In early June, a group of 15 Pakistanis – mainly from America – visited Israel on a trip organized by the American Muslim and Multifaith Women’s Empowerment Council and by Sharaka, an Israeli non-governmental organization, founded in the wake of the Abraham Accords to foster people-to-people connections between Israel and the Arab world.  

The visit did not draw much attention in Israel or the Arab world, but in Pakistan the trip caused significant outrage. 

One of the participants, journalist Ahmed Quraishi – whose talk show aired on the government-affiliated Pakistan Television Cooperation – was fired. Pakistani Information and Broadcasting Minister Marriyum Aurangzeb let Quraishi go after days of incitement against him by ousted Pakistani prime minister Imran Khan and various threats on social media. 

“Pakistan’s policy on Palestine is clear,” Aurangzeb said.

Israel and Jews are highly unpopular in Pakistan.

“A common but unsubstantiated belief amongst many Pakistanis is that the Jews control the world’s finance and media industries,” Hamza Azhar Salam, a Pakistani journalist based in London and co-founder of The Pakistan Daily and Migrant News, observed in the Israeli news site Haaretz on May 25. “Just last year, during an interview with CNN, Pakistan’s former Foreign Minister Shah Mahmood Qureshi alleged that Israel had ‘deep pockets’ and that ‘they control the media…’ A consequence of this constant normalization of prejudice is that many Muslims, not least in Pakistan, consider that Jews deserve our hatred and disdain. Perhaps it is easier to hate, because hatred amplifies our own opinion of ourselves, while positive engagement forces us to appreciate the good in someone else.”

Ironically though, this controversial trip of a handful of Pakistanis could be a contributing factor to normalization with Israel.

“The good news,” Quraishi said of the Israel trip, is “we today have the first, robust and rich nationwide debate in Pakistan on establishing diplomatic ties with Israel. This is huge.”

Fellow Pakistani journalist, Kunwar Khuldune Shahid, agreed.

“The visit to Israel of a group of Pakistani-Americans and Pakistanis last month has mainstreamed the debate surrounding the formalization of ties between the two countries,” Shahid wrote last week in Haaretz. “From newspaper columnsto blogsto YouTube videos, to Twitter threads in the local Urdu language – all are dedicated to the discussion. While the most visible narrative still betrays Islamist hyperbole and anti-Semitic hysteria, even the hyper-nationalist internet fora in Pakistan have found space for arguments in favor of recognizing Israel.”

Not only that, but according to Shahid, “many mainstream journalists have come to Quraishi’s defense,” something that would have been inconceivable only a decade ago. At that time, arguing for ties between the two countries, “was an eccentric opinion that barely anyone would take seriously. Today, it is one of the top-level foreign policy deliberations in Pakistan’s corridors of power,”  Shahid wrote in Haaretz.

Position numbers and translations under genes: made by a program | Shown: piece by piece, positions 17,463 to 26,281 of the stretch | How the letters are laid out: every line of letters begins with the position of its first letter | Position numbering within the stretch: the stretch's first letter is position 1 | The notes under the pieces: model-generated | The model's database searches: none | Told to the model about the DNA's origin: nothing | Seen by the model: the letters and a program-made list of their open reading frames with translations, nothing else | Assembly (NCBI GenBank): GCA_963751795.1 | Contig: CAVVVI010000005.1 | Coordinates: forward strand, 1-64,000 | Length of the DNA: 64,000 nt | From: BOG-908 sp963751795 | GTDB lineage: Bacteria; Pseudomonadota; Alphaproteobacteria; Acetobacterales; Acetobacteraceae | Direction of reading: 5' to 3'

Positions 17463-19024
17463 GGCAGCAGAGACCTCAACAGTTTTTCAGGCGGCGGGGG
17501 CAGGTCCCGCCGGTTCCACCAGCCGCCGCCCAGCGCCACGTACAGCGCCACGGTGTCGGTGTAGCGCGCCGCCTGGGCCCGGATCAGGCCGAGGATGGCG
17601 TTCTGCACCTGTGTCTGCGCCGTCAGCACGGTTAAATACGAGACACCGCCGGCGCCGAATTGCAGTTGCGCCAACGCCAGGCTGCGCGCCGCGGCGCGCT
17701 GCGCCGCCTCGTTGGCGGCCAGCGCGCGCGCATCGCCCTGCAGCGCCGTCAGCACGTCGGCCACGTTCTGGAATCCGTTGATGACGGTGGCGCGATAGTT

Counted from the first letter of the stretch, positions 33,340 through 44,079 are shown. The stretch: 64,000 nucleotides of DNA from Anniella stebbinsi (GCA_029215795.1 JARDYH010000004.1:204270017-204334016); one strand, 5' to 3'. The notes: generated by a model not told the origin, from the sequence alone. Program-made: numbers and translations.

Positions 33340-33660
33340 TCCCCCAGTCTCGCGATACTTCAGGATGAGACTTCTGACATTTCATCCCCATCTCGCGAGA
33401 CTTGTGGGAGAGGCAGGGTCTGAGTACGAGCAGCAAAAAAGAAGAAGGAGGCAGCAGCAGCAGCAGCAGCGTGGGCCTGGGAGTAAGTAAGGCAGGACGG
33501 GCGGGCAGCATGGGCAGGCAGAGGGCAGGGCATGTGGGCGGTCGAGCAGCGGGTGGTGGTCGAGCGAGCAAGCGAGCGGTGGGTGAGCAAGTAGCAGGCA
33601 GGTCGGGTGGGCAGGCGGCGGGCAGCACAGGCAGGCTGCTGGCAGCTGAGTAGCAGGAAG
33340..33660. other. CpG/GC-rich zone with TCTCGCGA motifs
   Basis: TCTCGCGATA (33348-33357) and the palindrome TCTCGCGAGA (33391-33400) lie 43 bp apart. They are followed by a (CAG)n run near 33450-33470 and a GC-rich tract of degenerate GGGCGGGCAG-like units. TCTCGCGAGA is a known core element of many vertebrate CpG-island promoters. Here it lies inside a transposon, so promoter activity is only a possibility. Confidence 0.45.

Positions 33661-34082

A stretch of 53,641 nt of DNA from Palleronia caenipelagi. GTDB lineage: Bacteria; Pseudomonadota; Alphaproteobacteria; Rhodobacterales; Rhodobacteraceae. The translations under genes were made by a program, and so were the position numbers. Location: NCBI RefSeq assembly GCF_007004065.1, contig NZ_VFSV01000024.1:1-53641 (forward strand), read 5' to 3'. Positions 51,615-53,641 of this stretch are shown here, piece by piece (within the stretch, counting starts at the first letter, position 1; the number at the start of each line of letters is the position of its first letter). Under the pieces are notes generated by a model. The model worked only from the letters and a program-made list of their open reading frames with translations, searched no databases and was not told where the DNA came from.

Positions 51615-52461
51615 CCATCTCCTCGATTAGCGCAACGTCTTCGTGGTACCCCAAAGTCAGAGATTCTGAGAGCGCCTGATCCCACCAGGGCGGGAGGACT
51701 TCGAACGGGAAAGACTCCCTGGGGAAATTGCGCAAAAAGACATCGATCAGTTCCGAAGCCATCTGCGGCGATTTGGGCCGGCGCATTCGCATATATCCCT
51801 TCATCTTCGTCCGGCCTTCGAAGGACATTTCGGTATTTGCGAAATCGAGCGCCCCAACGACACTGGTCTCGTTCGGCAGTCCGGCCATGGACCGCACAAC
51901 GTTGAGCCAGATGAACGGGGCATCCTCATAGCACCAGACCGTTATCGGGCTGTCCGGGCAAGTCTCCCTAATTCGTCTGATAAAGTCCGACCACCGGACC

The question, however, is whether the visit is enough to change the status quo. Shahid believes that it will not be the journalists’ trip alone, but geopolitical realities that will eventually force Pakistan down the road of normalization.

“It is the new geopolitical realities that have transformed what was until recently unthinkable to now being increasingly inevitable,” Khuldune wrote. 

He is not alone in thinking so. Salam, the Pakistani journalist based in London, wrote in Haaretz that Pakistan’s foreign policy is shifting.

“As far as Pakistan is concerned, Army Chief General Qamar Javed Bajwa has declared a shift in Pakistan’s foreign policy from geopolitics to geoeconomics,” Salam wrote. 

“That suggests that Pakistan’s geopolitical differences with Israel could be sacrificed in favor of the economic benefits which may be achieved from formal ties with Israel in industries such as agriculture, tech, cybersecurity and the freelancing market… That the debate within Pakistan about potential ties with Israel is now being debated in substantial rather than purely demagogic terms is a sign of how far this conversation has evolved.”

“It is now far from what was once fantastical in Pakistan’s public discourse to suggest that a Jewish state and a Muslim state have strong reasons to establish diplomatic relations with each other. Relations with Israel can now be seen as a good fit for Pakistan’s geoeconomic vision: we should see ourselves as a country seeking to build strong trade and economic ties with other countries, for the welfare of our own citizens, no matter how politically complex or misaligned those partners may be.”

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